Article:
2012 Stats – 1-5 (13 games, 10 starts), 0 SV, 3.98 ERA, 45/13 K/BB in 44-1/3 innings (Gulf Coast Red Sox, Lowell Spinners)
Don’t be fooled by Montas’s 5.19 ERA. He’s actually pitched much better than that. In fact, it’s probably best to view his numbers through the same lens we viewed Henry Owens last season–except we shouldn’t tout Montas as highly. Montas has started to string together some good starts producing a solid 3.67 ERA with a 34/8 K/BB ratio over his last 27 innings (6 starts).
Armed with an explosive fastball that can hit triple digits, Montas is able to blow away the Sally League’s inexperienced batters who aren’t used to seeing pitchers with that kind of velocity. His slider and change-up are still works in progress, but when located well, they can be effective pitches that should get better with time. Despite exhibiting good control so far this season, command is still an issue for Montas. He’s allowed seven home runs to date, and much of that is due to his inability to spot his fastball in the low-end of the zone. He’s already exhibiting extreme fly ball tendencies (0.64 GB/AO), which likely won’t diminish as he rises through the system. This isn’t necessarily a problem, but it will be if his command within the zone doesn’t improve.
At this point, I don’t see Montas remaining a starter long-term. Instead, I see the potential for him becoming a high-leverage reliever, whether it’s as a closer or set-up man should he reach the majors. OR…he could flame out in Double-A, like so many that can coast through A-ball with a big fastball and spotty command. He’s still only 20 years old, so he has plenty of development remaining. Just for his big arm alone, he’s keeping a close eye on.
2. Manuel Margot, CF – Lowell
2013 Stats: N/A (Lowell season starts 6/17)
2012 Stats: .285/.382/.423, 4 HR, 35 RBI, 33 SB in 309 PAs (Gulf Coast Red Sox)
Even more so than Buttrey, the man to really watch once Lowell starts playing in a few weeks is Manuel Margot. Last season, he set the Gulf Coast League afire in his age-17 season, producing an OPS that was 20% better than the league average. That’s pretty outstanding for such a young, inexperience hitter. Here’s what Chris Mellon of Sox Prospects had to say about the young outfielder:
“Margot’s smooth swing enables him to fluidly bring the head of the bat through the hitting zone. The outfielder possesses very quick hands and wrists, which allow him to generate excellent bat speed. Margot shows a strong aptitude for hitting at an early age. The 18-year-old keeps his hands back well during his stride and there is little wasted movement during the swing load. There’s also leverage in the swing, enabling him to produce consistent backspin. Margot’s hit tool shows the potential to develop to solid-average-to-better, with the ability to hit the ball hard to all fields.”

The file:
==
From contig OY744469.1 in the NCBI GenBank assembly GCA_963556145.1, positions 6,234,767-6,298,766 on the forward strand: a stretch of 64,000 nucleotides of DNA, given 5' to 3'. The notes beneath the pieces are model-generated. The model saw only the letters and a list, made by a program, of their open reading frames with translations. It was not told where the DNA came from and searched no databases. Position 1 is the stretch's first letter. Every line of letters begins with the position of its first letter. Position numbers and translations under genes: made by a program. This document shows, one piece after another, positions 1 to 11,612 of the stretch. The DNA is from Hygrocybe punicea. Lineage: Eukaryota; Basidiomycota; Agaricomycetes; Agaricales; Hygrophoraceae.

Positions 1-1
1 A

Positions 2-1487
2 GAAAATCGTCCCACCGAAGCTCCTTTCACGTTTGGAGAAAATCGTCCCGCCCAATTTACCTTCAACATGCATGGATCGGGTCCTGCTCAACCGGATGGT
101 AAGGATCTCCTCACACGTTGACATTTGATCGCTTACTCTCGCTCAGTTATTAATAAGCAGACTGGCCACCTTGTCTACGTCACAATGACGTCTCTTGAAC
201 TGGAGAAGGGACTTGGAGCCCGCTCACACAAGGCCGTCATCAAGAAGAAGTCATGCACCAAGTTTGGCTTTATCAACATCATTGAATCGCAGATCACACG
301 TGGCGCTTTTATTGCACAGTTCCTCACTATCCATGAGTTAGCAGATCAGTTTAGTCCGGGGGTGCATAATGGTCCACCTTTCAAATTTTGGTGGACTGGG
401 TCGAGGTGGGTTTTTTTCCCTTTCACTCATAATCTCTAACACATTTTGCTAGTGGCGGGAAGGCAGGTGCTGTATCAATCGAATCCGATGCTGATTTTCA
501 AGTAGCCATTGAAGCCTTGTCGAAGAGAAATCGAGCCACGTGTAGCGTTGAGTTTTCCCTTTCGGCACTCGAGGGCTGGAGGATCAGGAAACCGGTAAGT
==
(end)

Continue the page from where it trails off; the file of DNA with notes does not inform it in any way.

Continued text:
Armed with nearly a full set of tools, his lean build will probably keep him from developing home run power. Still, his speed should lead to him hitting a fair amount of doubles and triples. Last season, he was a stolen base threat with 33 swipes, but was caught stealing 9 times. A 78.5% success rate for an 17-year old prospect in the GCL is very good, but he’ll need to take steps to show he can maintain or improve that rate as he rises through the system.
It’s too early to start projecting out his future too much, but Margot has a high ceiling. He could very easily be one of the Red Sox’s top ten prospects by the end of the season.
1. Mookie Betts, 2B – Greenville
2013 Stats: .273/.415/.500, 8 HR, 16 RBI, 11 SB in 195 PA
2012 Stats: .267/.352/.307, 0 HR, 31 RBI, 20 SB in 292 PA (Lowell Spinners)
After a very tough April where he hit only .157/.333/.286, largely due to an unlucky .150 BABIP, Betts appears as if he’s turned the corner. Since the calendar flipped from April to May, Betts has gone from just another “also-ran” in the brutally moribund Greenville lineup to a Babe freaking Ruth, hitting an obscene .369/.485/.679 for the month. Ok, maybe Babe Ruth is a bad comparison, but compared to “Who’s Who” of crappy fringe prospects Greenville’s been toting out all season, it almost seems fair.
Betts is a lean, athletic second baseman with good speed that should translate well both defensively and in the stolen base column. He’s shown excellent patience at the plate so far with a 19% walk rate. While high walk rates for players in the low minors often indicate an “over patience” as a result of a poor hitting approach and/or poor pitch recognition, those players typically have high strikeout rates as well. Betts is not in that category; therefore, I feel comfortable in believing his walk rate is the result of good plate discipline. His power spike this season is pretty unexpected given he hit only 9 extra base hits last season, and has been scouted as having below-average power potential. I don’t believe his home run power will continue on indefinitely, but it should turn into doubles/gap power as he rises through the system.
Betts is already pushing for a promotion to high-A Salem. If he keeps hitting as well as he has, it could happen before July 4th. If so, may god have mercy on Greenville’s lineup.